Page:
Power to record statements and confessions
164.(1) [Any Metropolitan Magistrate, any Magistrate of the first class] and any Magistrate of the second class specially empowered in this behalf by the Government may, if he is not a police-officer record any statement or confession made to him in the course of an investigation under this Chapter or at any time afterwards before the commencement of the inquiry or trial.
(2) Such statements shall be recorded in such of the manners hereinafter prescribed for recording evidence as is, in his opinion best fitted for the circumstances of the case. Such confessions shall be recorded and signed in the manner provided in section 364, and such statements or confessions shall then be forwarded to the Magistrate by whom the case is to be inquired into or tried.
(3) A Magistrate shall, before recording any such confession, explain to the person making it that he is not bound to make a confession and that if he does so it may be used as evidence against him and no Magistrate shall record any such confession unless, upon questioning the person making it, he has reason to believe that it was made voluntarily; and, when he records any confession, he shall make a memorandum at the foot of such record to the following effect:-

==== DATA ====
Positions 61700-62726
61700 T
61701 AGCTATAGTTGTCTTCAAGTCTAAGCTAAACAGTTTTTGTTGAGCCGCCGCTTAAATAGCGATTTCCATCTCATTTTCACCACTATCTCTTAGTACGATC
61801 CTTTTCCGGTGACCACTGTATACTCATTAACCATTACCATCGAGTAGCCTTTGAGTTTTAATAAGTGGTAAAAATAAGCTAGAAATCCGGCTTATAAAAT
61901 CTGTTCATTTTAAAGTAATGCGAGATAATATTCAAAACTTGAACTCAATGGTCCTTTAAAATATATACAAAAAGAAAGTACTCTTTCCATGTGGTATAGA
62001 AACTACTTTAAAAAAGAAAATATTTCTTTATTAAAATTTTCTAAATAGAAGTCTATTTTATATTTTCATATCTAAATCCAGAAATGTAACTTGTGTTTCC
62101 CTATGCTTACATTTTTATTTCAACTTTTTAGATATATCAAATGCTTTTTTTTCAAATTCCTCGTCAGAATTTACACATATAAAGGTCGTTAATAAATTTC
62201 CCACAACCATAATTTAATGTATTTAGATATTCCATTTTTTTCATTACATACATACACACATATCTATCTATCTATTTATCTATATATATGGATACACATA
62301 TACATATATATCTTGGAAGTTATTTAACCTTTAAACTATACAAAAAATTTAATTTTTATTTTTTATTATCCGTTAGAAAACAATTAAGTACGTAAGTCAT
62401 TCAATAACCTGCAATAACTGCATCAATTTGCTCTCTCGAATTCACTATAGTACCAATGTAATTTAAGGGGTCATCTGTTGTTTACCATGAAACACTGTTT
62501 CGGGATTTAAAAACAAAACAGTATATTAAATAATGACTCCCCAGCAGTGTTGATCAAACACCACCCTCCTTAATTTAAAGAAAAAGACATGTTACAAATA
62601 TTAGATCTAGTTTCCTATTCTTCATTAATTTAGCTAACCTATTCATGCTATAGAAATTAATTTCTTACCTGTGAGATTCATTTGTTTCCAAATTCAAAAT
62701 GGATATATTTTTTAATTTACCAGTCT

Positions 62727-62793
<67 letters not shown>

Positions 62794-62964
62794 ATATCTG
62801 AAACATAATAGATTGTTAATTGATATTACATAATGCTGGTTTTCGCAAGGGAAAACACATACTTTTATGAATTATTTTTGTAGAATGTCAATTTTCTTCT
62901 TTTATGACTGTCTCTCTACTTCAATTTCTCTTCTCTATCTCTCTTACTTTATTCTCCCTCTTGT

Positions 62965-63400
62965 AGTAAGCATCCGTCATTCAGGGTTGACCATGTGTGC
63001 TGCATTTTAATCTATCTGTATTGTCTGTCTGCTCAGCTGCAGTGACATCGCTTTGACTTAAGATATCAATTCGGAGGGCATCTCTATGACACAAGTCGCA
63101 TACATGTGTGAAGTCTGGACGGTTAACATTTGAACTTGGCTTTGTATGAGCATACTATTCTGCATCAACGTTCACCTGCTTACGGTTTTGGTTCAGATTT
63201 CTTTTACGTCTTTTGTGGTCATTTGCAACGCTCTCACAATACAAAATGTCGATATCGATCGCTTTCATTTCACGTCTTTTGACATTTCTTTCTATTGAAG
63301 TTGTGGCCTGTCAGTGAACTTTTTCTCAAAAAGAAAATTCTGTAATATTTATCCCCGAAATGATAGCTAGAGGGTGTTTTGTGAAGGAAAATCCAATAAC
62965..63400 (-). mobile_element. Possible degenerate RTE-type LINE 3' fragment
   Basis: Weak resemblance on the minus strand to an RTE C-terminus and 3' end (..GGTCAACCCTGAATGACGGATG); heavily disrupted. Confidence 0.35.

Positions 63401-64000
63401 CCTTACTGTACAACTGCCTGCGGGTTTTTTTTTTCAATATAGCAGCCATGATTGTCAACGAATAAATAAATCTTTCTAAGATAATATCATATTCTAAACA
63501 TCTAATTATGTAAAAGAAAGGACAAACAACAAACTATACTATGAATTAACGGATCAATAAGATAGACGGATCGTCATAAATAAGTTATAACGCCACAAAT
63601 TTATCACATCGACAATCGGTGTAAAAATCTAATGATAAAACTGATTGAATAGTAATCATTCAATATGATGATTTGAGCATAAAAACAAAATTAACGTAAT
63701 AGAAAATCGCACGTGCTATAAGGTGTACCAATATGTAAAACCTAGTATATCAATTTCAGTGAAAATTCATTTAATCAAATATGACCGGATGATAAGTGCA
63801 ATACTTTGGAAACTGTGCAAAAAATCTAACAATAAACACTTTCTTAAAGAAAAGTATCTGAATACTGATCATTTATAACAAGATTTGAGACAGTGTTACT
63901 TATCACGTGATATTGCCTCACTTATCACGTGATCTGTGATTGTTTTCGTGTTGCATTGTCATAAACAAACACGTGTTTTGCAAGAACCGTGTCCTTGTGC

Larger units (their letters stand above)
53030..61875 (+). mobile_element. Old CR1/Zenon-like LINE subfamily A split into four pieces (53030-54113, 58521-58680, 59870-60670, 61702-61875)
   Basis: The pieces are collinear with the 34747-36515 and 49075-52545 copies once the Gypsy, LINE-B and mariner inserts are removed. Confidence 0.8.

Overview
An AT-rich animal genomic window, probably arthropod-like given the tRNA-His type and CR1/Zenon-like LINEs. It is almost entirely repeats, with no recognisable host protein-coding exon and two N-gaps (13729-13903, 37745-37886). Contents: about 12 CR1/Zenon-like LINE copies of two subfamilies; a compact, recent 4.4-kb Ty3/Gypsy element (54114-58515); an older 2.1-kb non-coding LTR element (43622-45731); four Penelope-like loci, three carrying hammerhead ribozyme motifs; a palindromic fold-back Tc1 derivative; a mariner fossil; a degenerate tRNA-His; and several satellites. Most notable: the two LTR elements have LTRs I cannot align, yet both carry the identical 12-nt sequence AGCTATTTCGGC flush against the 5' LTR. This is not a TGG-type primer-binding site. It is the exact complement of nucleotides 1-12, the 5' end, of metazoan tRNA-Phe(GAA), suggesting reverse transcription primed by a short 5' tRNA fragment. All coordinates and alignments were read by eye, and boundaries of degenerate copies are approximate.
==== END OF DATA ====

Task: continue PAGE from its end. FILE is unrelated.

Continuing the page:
"I have explained to (name) that he is not bound to make a confession and that, if he does so, any confession he may make may be used as evidence against him and I believe that this confession was voluntarily made. It was taken in my presence and hearing, and was read over to the person making it and admitted by him to be correct, and it contains a full and true account of the statement made by him.
Explanation-It is not necessary that the Magistrate receiving and recording a confession or statement should be a Magistrate having jurisdiction in the case.